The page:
Return to Table of Contents
21 Grams page 2page 3
Metadatapage 2page 3
DVDpage 2page 3
American Cinematographer Magazine

Knife in the Water (1962)
The Criterion Collection,

Director Roman Polanski began his illustrious career with this taut and incisive suspense thriller, a 94-minute feature that involves just three characters and plays out almost entirely on a sailboat. The story seems simple enough, but the action is rife with metaphor: while driving to a dock to board their boat for a leisurely cruise, a well-off husband and wife, Andrzej (Leon Niemczyk) and Krystyna (Jolanta Umecka), nearly run over a heedless male hitchhiker (Zygmunt Malanowicz). After calming his temper, Andrzej senses an existential challenge in the wind, and he invites the young man along for the trip. This sets into motion a battle of wills with Oedipal overtones, as the rivals engage in a series of petty competitions that hint at much larger stakes, both psychological and political.

As usual, the Criterion Collection has done a fine job of bringing a classic film to DVD. Cinematographer Jerzy Lipman's beautifully composed black-and-white images are presented in a pristine transfer that preserves their full tonal range. The disc's liner notes reveal that the "new, high-definition digital transfer was created on a Spirit Datacine from a new 35mm fine-grain master positive manufactured from the original camera negative, with the participation of Roman Polanski. Thousands of instances of dirt, debris, and scratches were removed using the MTI Digital Restoration System. The soundtrack was mastered at 24-bit from the original optical tracks, and restoration tools were used to reduce clicks, pops, hiss, and crackle." Certainly, this presentation is a marked improvement over all previous home-video versions.

Despite its age, Knife in the Water remains a fresh and compelling cinematic experience, thanks in large part to a subtly layered script that presents timeless themes through archetypal characters. During an insightful introduction, Polanski credits co-screenwriter Jerzy Skolimowski with paring down the director's "rambling" script (which was also crafted in part by Jakub Goldberg). Skolimowski, who offers his own comments, notes that he structured the piece like a Greek drama, with a limited number of characters interacting in a single setting over a condensed period of time.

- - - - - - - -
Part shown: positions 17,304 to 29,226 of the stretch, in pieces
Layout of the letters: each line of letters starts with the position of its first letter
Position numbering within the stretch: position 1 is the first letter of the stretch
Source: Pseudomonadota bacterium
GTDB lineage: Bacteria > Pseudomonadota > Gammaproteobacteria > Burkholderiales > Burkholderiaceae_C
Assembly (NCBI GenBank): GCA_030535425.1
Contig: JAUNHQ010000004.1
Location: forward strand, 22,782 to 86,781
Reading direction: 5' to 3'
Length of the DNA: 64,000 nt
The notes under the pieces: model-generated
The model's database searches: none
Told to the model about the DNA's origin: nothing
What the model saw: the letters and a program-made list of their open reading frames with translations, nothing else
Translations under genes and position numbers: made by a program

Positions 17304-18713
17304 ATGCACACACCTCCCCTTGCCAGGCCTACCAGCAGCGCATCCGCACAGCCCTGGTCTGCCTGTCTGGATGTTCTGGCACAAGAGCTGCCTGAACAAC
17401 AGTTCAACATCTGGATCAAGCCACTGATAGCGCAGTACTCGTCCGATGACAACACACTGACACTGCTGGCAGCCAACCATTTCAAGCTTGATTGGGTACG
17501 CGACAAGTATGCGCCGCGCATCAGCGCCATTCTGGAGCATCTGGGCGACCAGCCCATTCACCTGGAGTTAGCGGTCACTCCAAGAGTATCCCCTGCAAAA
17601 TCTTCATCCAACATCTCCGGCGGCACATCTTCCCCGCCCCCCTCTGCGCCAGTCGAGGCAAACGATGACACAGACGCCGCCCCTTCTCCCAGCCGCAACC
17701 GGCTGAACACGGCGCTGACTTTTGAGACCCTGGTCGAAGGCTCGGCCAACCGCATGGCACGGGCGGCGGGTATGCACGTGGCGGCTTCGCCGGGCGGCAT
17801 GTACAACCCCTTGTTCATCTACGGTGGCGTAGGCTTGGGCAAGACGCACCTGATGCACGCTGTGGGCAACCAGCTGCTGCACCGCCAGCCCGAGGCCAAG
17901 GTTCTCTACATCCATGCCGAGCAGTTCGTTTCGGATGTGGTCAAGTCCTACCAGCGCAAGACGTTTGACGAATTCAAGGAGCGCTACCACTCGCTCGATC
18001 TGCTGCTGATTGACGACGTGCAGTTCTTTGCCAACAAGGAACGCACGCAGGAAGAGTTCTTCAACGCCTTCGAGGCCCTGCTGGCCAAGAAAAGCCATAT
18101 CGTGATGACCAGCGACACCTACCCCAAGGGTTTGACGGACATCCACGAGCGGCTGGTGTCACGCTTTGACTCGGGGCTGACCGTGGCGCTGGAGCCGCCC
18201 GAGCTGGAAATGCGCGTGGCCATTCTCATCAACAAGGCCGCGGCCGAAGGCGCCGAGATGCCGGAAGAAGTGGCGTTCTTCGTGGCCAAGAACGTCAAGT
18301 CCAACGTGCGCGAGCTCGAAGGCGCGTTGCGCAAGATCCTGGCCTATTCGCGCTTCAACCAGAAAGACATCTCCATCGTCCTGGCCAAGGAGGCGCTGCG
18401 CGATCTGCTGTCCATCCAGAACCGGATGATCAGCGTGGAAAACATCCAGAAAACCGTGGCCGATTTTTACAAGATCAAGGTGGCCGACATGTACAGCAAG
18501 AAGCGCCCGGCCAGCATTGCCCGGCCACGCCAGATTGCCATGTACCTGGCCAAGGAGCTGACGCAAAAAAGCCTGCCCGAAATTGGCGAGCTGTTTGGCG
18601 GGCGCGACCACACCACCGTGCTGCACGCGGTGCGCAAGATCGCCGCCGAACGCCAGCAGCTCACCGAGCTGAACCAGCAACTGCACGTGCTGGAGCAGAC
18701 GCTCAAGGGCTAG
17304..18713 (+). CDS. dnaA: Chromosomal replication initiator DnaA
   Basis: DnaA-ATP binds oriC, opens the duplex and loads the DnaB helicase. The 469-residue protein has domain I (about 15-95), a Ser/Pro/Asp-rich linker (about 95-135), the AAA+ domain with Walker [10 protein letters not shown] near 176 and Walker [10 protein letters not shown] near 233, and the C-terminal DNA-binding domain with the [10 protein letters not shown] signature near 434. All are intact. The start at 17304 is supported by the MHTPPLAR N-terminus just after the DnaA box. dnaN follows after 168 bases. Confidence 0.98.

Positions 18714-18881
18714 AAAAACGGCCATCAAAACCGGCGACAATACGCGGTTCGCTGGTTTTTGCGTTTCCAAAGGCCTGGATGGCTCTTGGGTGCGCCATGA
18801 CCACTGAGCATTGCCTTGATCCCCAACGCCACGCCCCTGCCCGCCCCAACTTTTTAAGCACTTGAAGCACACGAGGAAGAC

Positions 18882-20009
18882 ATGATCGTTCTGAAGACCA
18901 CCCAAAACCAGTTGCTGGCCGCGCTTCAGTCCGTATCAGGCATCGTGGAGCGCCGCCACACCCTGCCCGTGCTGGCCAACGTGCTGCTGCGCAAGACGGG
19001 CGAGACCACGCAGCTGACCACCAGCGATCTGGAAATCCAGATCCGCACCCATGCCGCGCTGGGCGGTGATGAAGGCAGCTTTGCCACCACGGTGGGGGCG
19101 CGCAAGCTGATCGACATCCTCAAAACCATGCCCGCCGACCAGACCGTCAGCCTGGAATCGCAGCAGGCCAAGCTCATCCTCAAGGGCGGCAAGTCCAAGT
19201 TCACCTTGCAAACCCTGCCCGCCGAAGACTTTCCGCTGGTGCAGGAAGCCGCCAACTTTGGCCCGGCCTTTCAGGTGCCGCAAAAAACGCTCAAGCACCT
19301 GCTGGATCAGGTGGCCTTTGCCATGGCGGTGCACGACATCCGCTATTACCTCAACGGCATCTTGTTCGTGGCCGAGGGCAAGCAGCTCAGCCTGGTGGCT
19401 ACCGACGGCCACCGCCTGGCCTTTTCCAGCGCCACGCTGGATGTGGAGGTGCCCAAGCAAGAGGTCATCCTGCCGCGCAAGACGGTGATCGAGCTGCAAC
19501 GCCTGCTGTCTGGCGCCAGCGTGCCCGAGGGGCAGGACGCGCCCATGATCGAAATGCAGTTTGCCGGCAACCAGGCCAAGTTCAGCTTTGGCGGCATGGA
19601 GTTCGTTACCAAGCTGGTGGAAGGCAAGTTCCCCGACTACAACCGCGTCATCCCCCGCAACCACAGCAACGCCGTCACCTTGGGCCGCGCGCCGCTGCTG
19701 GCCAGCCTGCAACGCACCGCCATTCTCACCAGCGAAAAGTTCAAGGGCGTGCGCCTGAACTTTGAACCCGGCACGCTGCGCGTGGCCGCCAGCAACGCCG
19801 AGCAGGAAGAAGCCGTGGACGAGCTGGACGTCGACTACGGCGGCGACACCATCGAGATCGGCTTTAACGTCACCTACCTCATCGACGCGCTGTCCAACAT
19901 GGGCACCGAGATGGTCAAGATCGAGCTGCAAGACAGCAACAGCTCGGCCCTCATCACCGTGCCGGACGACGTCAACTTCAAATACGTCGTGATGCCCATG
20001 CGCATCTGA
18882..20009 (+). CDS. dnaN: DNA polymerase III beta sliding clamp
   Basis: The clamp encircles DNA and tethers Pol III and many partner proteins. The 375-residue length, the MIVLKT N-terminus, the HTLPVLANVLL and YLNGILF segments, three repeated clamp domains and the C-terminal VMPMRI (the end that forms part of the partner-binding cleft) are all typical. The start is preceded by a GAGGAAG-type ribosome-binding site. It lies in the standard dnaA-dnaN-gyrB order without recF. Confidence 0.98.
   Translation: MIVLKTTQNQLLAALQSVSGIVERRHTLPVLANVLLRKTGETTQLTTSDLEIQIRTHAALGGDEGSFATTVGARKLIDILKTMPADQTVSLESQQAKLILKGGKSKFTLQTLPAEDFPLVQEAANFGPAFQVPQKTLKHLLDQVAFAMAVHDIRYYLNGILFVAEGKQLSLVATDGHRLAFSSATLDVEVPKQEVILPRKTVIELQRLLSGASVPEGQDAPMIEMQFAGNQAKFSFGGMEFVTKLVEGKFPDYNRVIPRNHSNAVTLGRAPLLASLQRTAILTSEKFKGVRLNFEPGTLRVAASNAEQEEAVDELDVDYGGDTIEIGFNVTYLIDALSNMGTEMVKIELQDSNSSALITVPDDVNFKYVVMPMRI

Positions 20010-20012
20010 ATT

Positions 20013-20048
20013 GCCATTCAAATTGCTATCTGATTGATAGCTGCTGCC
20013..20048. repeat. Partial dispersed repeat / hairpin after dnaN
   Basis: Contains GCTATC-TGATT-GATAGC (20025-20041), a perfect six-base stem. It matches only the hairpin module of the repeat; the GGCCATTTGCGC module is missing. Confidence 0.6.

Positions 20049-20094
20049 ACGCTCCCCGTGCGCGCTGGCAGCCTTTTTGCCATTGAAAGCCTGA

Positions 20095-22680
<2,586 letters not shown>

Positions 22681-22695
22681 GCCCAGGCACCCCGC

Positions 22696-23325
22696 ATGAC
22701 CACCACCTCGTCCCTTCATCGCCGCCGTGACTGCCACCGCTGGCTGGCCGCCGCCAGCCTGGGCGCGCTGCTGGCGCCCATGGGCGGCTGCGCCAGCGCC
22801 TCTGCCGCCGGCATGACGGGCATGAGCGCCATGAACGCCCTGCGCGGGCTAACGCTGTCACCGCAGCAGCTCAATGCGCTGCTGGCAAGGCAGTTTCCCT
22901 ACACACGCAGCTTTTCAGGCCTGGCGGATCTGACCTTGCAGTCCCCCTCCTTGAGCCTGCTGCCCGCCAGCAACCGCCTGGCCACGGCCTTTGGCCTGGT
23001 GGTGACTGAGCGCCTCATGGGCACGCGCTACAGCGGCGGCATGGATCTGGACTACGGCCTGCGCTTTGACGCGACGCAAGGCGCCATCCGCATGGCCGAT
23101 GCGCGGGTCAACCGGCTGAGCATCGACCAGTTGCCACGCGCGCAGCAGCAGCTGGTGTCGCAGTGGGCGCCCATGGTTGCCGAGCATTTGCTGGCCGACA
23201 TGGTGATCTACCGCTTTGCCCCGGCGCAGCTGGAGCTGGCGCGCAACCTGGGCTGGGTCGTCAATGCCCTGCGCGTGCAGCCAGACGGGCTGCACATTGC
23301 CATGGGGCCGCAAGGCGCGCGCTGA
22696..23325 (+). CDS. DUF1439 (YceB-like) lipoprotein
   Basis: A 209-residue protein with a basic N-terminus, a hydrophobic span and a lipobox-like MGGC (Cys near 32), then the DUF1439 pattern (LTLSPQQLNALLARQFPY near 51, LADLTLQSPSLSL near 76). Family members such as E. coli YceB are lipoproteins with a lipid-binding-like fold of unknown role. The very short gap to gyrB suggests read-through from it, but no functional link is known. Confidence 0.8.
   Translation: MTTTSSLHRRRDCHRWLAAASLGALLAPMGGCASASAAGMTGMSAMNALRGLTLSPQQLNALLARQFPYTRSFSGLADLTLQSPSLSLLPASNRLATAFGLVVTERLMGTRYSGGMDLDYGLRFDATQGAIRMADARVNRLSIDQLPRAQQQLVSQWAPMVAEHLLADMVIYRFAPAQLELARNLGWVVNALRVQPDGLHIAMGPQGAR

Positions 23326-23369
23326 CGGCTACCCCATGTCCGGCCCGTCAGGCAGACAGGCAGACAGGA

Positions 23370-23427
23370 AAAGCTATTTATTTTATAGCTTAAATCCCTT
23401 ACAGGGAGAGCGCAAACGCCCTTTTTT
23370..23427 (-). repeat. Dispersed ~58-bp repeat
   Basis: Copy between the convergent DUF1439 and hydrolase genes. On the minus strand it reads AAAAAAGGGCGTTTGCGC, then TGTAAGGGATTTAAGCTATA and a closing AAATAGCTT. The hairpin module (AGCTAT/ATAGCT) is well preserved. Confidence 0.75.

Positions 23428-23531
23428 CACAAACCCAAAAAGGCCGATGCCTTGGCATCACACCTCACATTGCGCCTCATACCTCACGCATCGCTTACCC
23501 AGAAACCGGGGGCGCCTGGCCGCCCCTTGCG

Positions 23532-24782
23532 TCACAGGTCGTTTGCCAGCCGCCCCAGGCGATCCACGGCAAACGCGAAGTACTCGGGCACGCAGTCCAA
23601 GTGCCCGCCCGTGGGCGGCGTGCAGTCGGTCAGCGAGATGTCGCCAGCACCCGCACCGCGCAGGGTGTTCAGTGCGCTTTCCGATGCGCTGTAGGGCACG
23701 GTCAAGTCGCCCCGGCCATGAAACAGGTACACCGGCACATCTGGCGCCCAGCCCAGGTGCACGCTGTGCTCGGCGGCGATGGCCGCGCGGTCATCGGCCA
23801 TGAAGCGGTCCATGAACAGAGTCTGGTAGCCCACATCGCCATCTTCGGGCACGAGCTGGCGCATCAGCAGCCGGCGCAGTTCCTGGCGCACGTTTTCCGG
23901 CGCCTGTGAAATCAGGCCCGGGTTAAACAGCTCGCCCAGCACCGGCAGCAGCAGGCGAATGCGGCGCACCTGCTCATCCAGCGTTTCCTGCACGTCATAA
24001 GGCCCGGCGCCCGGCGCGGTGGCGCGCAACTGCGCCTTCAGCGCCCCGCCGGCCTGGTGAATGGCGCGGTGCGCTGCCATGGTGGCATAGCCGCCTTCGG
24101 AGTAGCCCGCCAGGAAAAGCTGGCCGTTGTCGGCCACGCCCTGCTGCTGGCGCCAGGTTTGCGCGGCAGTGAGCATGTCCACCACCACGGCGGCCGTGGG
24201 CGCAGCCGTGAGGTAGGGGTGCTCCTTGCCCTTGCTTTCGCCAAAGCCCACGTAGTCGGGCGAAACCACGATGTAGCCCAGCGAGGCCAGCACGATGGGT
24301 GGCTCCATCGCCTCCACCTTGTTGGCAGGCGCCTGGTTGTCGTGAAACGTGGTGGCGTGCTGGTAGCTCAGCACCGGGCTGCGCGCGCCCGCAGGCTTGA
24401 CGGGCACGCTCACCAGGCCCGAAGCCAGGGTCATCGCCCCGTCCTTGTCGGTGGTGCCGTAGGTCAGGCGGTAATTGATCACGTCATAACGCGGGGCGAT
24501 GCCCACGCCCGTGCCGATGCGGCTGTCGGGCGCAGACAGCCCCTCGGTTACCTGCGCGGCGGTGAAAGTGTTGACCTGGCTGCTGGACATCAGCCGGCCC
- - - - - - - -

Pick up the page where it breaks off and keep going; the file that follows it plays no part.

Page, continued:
To be sure, the picture is a model of filmmaking economy and a virtual clinic on building a narrative via camera angles and composition. Because of the nature of the shoot, Lipman had to capture many of the scenes with a handheld Arri camera; continuity was also a major headache, given that objects were constantly floating by and that slowly moving cloud formations were the main backdrop to the action. Polanski confesses that he was drawn to this kind of formal challenge when he was fresh out of Poland's State Film School at Lodz: "Form meant a lot to me, and still does, but ... when I was finishing school, [it meant] more even than the story. Now, somehow, story prevails. You know, it comes with age."

Polanski adds that although he had relied upon storyboards while shooting his student films (all of which are included on this package's second platter), he abandoned them on his features. "It's like making a wonderful suit by a terrific tailor and then trying to find a guy who fits that suit," he observes. After coming to this realization on Knife in the Water, the young director tossed his boards into a lake and began working "more intuitively" with his actors.

Ironically, the film almost wasn't made after the script was rejected by Poland's Minister of Culture, whose Communist sensibilities were offended by the story's depiction of a rich, bourgeois couple cavorting in their fancy boat and car. The rejection devastated Polanski, but a year later, he got a call from the country's cinematic potentates, who told him that they might approve the project if he made some "small changes" to the script. Indignant but determined to make his movie, Polanski complied, but he still managed to avoid lapsing into the sort of state-sanctioned propaganda and "social realism" that the authorities preferred. (He also struck back by giving the film a jazzy musical score, which rated as a daring political coup.) As a result of this creative integrity, the film was harshly received by party leaders in Poland, where the prime minister was alleged to have thrown an ashtray at the screen while watching it. Polanski had the last laugh, however, when the picture was nominated for Best Foreign Film at the Oscars, marking him as a serious filmmaker with international appeal and limitless potential.

As a primer on Polanski's early development, this DVD is an essential addition to any cinephile's library. The second disc of eight shorts is a fascinating document, tracing his development from the most basic student exercises (such as Murder and Teeth Smile) to more ambitious efforts (the sophisticated, Beckett-like surrealism of Two Men and a Wardrobe and The Fat and the Lean).

If the discs have one shortcoming, it's Polanski's own insistence on disabling the rewind and fast-forward functions, which can be frustrating for careful students of cinema.

- Stephen Pizzello

Page 3



© 2003 American Cinematographer.